Economics at your fingertips  

The unintended effects of place based programs: Fertility and health effects of urban empowerment zones

Daniel Grossman

Journal of Health Economics, 2019, vol. 63, issue C, 114-127

Abstract: Whether place-based welfare programs affect fertility and health outcomes is an understudied question. I estimate the health impacts of the Empowerment Zone (EZ) program—a federal program that gave sizeable grants and tax breaks to certain high-poverty census tracts in selected cities. Using difference-in-differences methods, I find that the EZ program decreased fertility rates by 11 percent and improved birth outcomes. Compositional changes in fertility likely cannot explain changes in infant health. Recent research on the later-life impacts of low birth weight suggest that the health impacts of this program may have substantial long-term benefits.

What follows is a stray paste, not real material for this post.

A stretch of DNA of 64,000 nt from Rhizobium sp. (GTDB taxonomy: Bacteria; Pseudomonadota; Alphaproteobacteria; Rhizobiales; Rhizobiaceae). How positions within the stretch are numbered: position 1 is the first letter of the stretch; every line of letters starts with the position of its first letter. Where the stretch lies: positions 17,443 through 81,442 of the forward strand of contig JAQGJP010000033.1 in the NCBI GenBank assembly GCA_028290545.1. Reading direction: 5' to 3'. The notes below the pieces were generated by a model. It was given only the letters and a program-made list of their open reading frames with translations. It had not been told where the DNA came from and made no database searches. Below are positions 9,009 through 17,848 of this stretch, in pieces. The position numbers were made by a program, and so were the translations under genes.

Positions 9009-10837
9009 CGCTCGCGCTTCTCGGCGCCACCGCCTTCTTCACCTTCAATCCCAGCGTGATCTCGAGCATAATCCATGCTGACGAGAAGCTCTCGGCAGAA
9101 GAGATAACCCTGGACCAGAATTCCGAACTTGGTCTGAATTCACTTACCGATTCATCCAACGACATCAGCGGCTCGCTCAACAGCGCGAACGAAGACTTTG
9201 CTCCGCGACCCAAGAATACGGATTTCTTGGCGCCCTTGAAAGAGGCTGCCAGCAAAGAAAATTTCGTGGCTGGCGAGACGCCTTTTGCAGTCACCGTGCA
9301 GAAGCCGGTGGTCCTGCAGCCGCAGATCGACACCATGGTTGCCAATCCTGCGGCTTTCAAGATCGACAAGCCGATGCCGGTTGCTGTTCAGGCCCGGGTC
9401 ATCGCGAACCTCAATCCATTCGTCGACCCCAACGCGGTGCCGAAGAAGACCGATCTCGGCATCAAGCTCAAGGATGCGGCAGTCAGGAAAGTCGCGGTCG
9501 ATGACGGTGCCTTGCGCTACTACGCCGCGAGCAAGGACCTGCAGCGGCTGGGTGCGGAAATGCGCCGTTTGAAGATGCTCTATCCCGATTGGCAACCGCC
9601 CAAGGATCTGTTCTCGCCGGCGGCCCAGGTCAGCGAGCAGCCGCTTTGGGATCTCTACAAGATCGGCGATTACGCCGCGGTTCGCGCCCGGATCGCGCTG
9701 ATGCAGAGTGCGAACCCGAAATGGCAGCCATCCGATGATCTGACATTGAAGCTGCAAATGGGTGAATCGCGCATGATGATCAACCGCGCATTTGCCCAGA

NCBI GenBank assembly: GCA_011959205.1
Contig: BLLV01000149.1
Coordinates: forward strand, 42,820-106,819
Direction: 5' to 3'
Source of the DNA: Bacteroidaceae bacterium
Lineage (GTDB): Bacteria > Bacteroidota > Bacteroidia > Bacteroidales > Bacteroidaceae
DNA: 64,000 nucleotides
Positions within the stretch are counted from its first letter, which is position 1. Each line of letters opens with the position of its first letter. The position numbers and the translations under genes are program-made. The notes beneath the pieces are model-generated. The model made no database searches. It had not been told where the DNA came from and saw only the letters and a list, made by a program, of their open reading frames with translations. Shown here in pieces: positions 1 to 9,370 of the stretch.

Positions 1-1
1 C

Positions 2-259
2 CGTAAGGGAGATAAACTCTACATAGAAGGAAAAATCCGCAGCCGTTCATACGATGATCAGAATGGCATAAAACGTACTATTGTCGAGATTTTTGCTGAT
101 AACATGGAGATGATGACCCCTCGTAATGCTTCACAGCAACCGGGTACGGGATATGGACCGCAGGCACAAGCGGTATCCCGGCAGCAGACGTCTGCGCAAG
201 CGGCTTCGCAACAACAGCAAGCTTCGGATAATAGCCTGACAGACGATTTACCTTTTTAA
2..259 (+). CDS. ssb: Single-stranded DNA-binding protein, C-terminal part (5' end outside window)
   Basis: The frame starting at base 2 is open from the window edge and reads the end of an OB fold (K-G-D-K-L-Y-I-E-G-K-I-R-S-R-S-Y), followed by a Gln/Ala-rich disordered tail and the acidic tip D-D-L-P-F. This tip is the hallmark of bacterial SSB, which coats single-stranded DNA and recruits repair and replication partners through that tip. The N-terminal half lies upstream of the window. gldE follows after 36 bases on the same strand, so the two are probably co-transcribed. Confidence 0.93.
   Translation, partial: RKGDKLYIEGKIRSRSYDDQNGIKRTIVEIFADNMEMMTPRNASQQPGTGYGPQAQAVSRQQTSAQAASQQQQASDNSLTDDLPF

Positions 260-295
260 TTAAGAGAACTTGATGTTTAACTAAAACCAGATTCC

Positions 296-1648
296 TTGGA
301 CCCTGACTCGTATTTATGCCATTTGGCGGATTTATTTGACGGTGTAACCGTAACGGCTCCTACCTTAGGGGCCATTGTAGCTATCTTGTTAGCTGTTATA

Keywords: Fertility; Health economics; Birth outcomes; Empowerment zones; Fetal origins hypothesis (search for similar items in EconPapers)
JEL-codes: J13 I15 I18 (search for similar items in EconPapers)
Date: 2019
References: View references in EconPapers View complete reference list from CitEc
Citations: View citations in EconPapers (1) Track citations by RSS feed

Downloads: (external link)
Full text for ScienceDirect subscribers only

Related works:
This item may be available elsewhere in EconPapers: Search for items with the same title.

Export reference: BibTeX RIS (EndNote, ProCite, RefMan) HTML/Text

Persistent link:

DOI: 10.1016/j.jhealeco.2018.11.005

Access Statistics for this article

Journal of Health Economics is currently edited by J. P. Newhouse, A. J. Culyer, R. Frank, K. Claxton and T. McGuire

More articles in Journal of Health Economics from Elsevier
Bibliographic data for series maintained by Haili He ().

Page updated 2020-12-26
Handle: RePEc:eee:jhecon:v:63:y:2019:i:c:p:114-127